So, a few months ago, I sent a version of a chapter of my book out to what is one of the most selective journals in my field. This week, it was rejected.
Which, yes, of course, I didn’t like or anything, because who likes to be rejected? But. It does occur to me that these rejections sting a whole lot less these days than they did only a few years ago. And actually, this rejection was very, very productive.
So why does the rejection sting less?
On the one hand, both of the readers’ reports were actually very positive about the submission, for rejections. They offered really helpful suggestions for revision, ones that confirmed what I’d suspected about the essay in the first place, and which will contribute to my revisions for the book manuscript (from which this article was excerpted… which let’s note was part of the problem – that this was an excerpt). Neither was like, “Oh, this is garbage!” but rather, “this article just isn’t where an article for this particular journal needs to be.” Frankly, I’m not sure I’ve ever received more constructive or positive rejections of my work. To get two rejections that include very strong compliments about the loveliness of my critical prose (which, you know what? is totally lovely), the incisiveness of my close readings of the literature, and the idea itself? Yeah, that’s pretty cool. The problem was in the execution of the argument through my close readings and in situating the argument theoretically, which I thought might be a problem when I submitted it in the first place. But submitting it meant I could move on to other writing things this summer, which I really needed to do. And hey, now I’ve got great feedback, and it’s going to make this stronger, in the end, and will enable me to place the article elsewhere (a) and will make the book chapter stronger (b). So thank you, anonymous peer reviewers! Your generosity and careful attention to my article is going to make what I do better, and I am so appreciative of that!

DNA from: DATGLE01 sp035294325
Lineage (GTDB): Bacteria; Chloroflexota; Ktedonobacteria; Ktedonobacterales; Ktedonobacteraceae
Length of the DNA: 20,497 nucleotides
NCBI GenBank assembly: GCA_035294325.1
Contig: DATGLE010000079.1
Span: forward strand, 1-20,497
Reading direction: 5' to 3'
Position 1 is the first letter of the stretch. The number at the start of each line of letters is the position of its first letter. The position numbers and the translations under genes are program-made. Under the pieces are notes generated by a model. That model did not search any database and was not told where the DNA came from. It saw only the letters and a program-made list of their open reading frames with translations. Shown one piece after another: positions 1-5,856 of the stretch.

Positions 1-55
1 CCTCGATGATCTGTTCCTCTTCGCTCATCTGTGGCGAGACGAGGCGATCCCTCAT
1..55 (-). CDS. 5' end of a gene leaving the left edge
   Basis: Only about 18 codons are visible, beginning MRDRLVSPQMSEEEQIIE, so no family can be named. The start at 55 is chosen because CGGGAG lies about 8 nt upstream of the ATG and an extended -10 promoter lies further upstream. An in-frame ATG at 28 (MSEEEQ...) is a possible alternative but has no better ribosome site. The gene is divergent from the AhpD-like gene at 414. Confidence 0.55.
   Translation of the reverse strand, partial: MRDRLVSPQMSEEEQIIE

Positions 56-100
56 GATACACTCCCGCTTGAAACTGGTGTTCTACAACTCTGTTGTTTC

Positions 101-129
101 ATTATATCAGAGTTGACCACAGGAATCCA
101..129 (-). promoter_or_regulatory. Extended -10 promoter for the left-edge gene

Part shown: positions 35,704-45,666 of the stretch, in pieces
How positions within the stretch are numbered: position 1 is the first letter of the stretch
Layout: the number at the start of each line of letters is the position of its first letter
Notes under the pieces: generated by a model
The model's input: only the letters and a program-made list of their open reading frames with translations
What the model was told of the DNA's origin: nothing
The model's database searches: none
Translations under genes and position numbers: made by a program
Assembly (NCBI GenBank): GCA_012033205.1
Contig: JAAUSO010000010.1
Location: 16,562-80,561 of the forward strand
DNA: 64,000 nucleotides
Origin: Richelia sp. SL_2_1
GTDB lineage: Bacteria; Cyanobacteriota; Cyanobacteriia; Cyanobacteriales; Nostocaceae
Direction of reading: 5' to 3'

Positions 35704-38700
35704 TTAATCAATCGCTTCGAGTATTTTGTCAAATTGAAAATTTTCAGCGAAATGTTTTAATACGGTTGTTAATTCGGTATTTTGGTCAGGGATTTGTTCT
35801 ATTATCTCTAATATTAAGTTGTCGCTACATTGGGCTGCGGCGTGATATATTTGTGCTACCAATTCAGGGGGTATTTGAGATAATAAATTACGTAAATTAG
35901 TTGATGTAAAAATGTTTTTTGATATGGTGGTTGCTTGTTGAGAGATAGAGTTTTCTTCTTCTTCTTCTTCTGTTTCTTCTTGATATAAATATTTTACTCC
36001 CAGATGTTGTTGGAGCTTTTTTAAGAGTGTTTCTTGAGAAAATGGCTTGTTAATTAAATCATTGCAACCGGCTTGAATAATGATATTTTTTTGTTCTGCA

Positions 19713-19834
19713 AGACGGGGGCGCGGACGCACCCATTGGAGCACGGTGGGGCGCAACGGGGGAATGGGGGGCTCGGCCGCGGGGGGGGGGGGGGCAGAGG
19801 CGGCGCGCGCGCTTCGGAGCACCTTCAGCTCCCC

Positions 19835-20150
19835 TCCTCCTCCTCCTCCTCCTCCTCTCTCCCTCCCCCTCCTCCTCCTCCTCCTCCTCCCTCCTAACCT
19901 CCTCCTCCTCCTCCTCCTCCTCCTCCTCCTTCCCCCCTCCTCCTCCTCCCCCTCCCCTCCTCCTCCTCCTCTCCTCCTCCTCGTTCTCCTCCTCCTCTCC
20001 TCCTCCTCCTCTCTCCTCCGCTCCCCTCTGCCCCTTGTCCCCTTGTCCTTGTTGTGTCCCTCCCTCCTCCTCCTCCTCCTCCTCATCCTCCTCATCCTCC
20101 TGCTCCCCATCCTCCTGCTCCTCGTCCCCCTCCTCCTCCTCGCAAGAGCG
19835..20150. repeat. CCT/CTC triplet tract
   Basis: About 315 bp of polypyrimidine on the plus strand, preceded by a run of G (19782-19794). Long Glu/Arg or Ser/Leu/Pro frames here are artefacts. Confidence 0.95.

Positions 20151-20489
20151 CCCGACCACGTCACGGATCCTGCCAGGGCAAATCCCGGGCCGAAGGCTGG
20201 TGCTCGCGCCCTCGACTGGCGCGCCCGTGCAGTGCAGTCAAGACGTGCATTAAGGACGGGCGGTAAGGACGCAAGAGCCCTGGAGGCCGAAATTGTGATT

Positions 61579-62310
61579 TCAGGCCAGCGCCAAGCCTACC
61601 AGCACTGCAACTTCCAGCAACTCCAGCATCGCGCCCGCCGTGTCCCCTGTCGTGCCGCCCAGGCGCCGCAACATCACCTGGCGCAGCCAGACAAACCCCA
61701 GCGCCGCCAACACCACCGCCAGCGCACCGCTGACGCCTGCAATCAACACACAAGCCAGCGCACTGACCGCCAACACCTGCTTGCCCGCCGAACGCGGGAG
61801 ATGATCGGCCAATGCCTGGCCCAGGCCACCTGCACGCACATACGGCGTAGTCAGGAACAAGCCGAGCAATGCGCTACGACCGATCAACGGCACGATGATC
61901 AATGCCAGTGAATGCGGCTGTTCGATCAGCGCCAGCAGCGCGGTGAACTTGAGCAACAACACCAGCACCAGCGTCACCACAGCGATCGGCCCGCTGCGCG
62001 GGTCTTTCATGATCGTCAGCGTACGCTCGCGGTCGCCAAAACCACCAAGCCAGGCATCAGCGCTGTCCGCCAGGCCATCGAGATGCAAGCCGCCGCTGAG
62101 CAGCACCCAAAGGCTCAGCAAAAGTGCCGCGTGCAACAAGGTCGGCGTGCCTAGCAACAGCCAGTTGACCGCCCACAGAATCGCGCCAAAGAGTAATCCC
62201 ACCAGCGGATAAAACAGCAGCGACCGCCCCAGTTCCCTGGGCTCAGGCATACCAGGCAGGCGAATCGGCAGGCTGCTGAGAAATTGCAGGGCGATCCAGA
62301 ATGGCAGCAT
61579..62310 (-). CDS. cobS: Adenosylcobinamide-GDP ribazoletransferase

On the other hand, what made this rejection sting less (every time I think about the sting of rejection, I hear this in my head) is the fact that I now regularly serve as a peer reviewer for journals. This is only something that has begun to happen in the past 5 or 6 years with any regularity, and it’s changed my perspective about reviewers’ comments. When I peer review, I take that job very seriously. I really am trying to help the author – even when I really hate what the author writes – to make the article better. Ironically, I was writing a recommendation to reject an article at the very same moment that I got my own rejection. Did that change my comments on the article that I was reviewing? No. Instead, it made me read the reviewers comments to my own rejected article with generosity. Because none of this, when it works properly, is personal. It really is one of the rare instances where what we do is about the scholarship, and not about networking or self-promotion or the “game” of academics. I used to take every criticism of my writing or my scholarship as “personal.” I realize, by virtue of the fact that I’ve been on the other side, that it really isn’t.